(Republicaninformer.com)- Southwest has more problems than consumer complaints. The U.S. Transportation Department stated that it is forwarding all of the complaints of customers of Southwest from its massive December cancellation spree to its ongoing investigation, according to Newsmax.
The agency is directing that the airline complies with federal regulations and answer all of these complaints within the next 60 days. It claims that Southwest will be held accountable if passengers affected by the more than 16,000 canceled flights in December are not reimbursed.
Officials at the department called the airline’s cancelations and delays “disproportionate and unacceptable,” according to Fox News.
“The Department will examine whether cancellations were controllable and if Southwest is complying with its customer service plan,” the transportation department wrote on Twitter.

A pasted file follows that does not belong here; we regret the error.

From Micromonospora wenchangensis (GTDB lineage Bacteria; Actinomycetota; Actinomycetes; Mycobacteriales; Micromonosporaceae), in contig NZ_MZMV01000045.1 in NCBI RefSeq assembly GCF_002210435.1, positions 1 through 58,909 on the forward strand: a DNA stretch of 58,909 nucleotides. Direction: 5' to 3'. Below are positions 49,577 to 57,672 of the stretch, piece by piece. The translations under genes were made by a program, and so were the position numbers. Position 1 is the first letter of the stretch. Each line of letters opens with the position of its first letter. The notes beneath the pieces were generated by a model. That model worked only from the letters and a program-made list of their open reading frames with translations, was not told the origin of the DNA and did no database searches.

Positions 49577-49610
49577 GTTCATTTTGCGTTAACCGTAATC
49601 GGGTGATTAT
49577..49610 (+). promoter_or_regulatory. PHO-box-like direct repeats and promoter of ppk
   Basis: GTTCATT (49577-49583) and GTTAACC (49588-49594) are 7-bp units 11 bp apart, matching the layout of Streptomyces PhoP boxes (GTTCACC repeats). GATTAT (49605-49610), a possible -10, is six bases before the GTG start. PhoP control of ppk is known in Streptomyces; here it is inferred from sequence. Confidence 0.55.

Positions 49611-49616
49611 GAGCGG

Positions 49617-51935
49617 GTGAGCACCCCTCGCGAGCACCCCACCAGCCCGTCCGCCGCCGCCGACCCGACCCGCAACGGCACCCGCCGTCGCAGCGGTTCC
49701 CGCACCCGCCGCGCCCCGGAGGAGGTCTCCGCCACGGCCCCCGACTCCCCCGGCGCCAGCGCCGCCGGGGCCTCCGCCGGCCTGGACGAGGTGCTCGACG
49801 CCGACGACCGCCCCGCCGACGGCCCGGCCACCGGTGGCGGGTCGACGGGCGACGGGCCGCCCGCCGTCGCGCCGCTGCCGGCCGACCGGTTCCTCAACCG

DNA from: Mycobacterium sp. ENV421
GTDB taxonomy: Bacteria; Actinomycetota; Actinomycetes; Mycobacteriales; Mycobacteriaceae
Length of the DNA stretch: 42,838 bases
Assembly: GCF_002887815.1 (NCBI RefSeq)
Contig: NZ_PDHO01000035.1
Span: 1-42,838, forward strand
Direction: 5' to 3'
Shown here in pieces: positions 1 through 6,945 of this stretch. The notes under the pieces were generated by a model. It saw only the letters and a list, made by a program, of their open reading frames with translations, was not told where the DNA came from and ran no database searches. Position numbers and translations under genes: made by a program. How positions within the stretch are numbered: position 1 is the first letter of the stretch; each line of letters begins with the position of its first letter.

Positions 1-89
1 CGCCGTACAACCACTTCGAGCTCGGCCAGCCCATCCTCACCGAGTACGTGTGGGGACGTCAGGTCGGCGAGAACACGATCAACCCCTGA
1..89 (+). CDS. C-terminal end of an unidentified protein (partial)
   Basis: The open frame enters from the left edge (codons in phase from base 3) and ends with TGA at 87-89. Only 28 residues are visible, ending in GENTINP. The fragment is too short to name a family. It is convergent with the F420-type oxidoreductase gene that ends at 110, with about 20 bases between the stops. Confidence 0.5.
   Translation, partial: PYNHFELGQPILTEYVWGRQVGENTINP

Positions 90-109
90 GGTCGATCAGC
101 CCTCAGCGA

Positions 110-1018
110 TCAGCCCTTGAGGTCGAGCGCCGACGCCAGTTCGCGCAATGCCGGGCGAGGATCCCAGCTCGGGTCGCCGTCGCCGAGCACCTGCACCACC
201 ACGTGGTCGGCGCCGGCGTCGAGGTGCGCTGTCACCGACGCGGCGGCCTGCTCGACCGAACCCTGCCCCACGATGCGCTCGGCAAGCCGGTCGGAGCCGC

Flights were canceled in December because of a severe winter storm and the company’s outdated technology. Winter Storm Elliott touched down on much of the U.S. while Southwest was operating most of the canceled flights.
Since the incident, the company is offering tickets as cheap as $49 for one-way routes, following another sale last January with fares as low as $39. Some analysts are reportedly seeing Southwest’s actions as a way to deflect customers’ attention from the recent fiasco and to win over investors who are concerned over a projected quarterly hit of $825 million.
Transportation Secretary Pete Buttigieg said that he was tracking the issue closely. The agency reportedly said that Buttigieg spoke with the airline and union leaders to convey the obligations that they had to meet for their passengers.
The airline saw issues in October 2021 when it canceled over 1,00 flights. The issue was attributed to weather but the Federal Aviation Administration (FAA) had experienced massive worker shortages after a walkout, according to American Pigeon.
In a message to its employees obtained by The Dallas Morning News, the airline reportedly said that staffing shortages were part of the issue.